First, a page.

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The Joys and Pains of Language, Learning and Technology:
A Personal Account of a Personal Journey
Andy Curtis

Introduction to the Paper

I would like to present the account of my plenary in a way that is different from the ways in which usually write up such presentations. Normally, having been trained initially in Science, I would write using the passive voice, and perhaps attempt to present an “objective” summary of what I presented. However, I was moved on many levels and in many ways by the teachers I met at BRAZ-TESOL 2002, and so I would like to write a more personal account of my plenary.

This way of writing is also in keeping with “newer” thoughts on the language of academic communities, which says that the substance of what we say is more important than the way in which we say it. I write “newer” because this is also an old and well-established way of thinking about the relationship between style and content, although I know there are some English language teachers who would disagree with me on that.

Technology is also shifting the way we think and use language. For example, so much of our communication nowadays is via email, which is blurring the distinction between written forms and spoken forms of our languages. Many of the emails I receive do not have a formal “salutation” or official greeting in their opening line. In some emails, the whole message is constructed without using my name or the name of the person writing to me, making the writing much closer to the spoken form of the interaction.

ntroduction to the Talk

I started by dedicating the plenary to my father, who has been recently killed. Although he lived his adult life in England, he was from Guyana, and as I have never been there, Brazil is important to me, as the closest I have so far managed to get to Guyana.

The first (PowerPoint) slide was a scanned image from the front of a card that my student teachers gave me some time ago. It shows a teacher of color (brown) with a group of students and the names of around 20 countries written on the board behind her, including Brazil. The caption on the front of the card reads: Teachers Change the World. I strongly believe in this statement, which is one reasons why I left a stable and well-paid career in clinical medicine (in England) to become a language teacher (and learner). The card and the caption are appropriate here, because technology is also changing and shaping our world in ways that we could never have imagined even a few years ago. From this situation emerges an interesting question: Who or what is changing the world more – teachers or technology?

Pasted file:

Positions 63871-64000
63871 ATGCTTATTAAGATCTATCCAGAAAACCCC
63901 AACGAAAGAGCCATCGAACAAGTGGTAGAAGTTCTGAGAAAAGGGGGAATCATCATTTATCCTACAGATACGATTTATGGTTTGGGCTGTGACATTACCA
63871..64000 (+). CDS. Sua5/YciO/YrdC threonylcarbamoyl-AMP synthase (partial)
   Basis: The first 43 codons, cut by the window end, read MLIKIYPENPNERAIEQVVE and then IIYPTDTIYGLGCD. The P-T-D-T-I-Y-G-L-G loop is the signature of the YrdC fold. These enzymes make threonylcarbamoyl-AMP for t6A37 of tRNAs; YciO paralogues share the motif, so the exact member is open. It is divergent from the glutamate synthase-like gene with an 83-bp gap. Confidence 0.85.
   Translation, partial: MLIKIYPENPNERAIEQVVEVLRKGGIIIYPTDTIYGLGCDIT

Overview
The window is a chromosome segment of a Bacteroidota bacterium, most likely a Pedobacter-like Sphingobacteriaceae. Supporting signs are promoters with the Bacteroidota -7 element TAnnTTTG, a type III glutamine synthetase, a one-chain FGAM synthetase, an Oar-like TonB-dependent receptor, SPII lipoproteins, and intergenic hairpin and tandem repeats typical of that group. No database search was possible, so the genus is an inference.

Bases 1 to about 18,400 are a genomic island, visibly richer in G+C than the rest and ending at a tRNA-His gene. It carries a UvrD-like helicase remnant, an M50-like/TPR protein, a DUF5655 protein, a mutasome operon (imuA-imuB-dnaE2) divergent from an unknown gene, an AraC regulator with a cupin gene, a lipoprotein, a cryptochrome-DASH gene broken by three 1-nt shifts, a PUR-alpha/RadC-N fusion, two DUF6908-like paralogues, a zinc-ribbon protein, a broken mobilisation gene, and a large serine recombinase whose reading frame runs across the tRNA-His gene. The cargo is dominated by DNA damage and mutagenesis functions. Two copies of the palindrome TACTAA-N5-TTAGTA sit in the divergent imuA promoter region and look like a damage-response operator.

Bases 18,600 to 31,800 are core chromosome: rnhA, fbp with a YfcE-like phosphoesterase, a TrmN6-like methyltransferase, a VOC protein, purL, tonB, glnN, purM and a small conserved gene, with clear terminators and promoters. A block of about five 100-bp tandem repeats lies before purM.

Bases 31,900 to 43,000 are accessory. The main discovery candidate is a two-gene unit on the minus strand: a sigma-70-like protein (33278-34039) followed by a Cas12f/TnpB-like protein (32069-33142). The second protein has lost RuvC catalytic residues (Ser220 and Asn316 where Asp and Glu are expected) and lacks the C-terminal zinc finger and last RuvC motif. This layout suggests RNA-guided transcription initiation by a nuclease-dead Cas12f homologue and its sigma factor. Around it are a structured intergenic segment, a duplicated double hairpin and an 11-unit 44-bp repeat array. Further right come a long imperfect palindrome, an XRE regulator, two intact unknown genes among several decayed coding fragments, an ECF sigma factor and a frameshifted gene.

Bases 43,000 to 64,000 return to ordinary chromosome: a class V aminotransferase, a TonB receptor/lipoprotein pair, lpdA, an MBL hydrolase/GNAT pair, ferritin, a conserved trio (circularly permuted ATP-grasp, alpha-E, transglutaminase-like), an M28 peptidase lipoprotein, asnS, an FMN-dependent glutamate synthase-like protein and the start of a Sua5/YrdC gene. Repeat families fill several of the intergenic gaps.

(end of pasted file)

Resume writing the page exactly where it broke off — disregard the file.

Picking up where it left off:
Part One

I then posed a question to the audience, taken from a recently published opinion piece in Mexican newspaper called The News, printed on 22nd April 2002: “But shouldn’t a computer be regarded as a mere tool, with no more intelligence than a pencil?” I am a strong believer in interactive presentations, even with a plenary talk and even, in this case, with an audience of nearly 1,000 people, so I asked members of the audience to talk to each other about this question. This discussion, albeit brief and impromptu, raised many interesting points, including the question of what we mean when use terms and notions like “tools” and “intelligence”.

One of the best ways of promoting interaction is through the use of questions. So I then asked: “What are the essential items you must have to create a language lesson?” and again elicited responses from the audience. Many of the responses showed the breadth and depth of experience of the teachers (and students) in the audience gathered together. I identified six essential features: language, learners, a teacher, teaching/learning materials, a school, and a classroom. Though this list was far from complete, as the suggestions from the audience showed (for example, missing from my list, and conspicuous by its absence, was “desire to learn the language” we agreed that these items were generally essential. However, in the next slide, I showed the same list – but with the last two items crossed out. My argument was that one of the big shifts bought about by the technology is that where we learn is of much importance now that it used to be. Although the promises of “virtual communities” is far from being realized – whatever the tech-gurus may be claiming – it is certainly true that time and space are no longer the constraints they used to be.

Accepting this as true, then I asked in slide 7: Do we still need language teachers? This is, needless to say, a fairly controversial question, but I asked it because many language teachers I meet are genuinely worried that the technology may replace them. My answer is that our need for good teachers is even greater with greater use of technology. To explain this answer, I posed another question: Does technology make things quicker, easier and simpler? By a wonderful coincidence, as I was asking this question, the technology I was using in my presentation turned on me. Microphones stopped working, speakers started to transmit only intermittently, together with a few other “technical glitches”. The answer was clear. Initially, the technology requires more time, is more difficult and more complex. However, benefits can emerge over time. If the potential of the technology is to be realized, time and resources are needed for initial and on-going training and support of teachers and learners.

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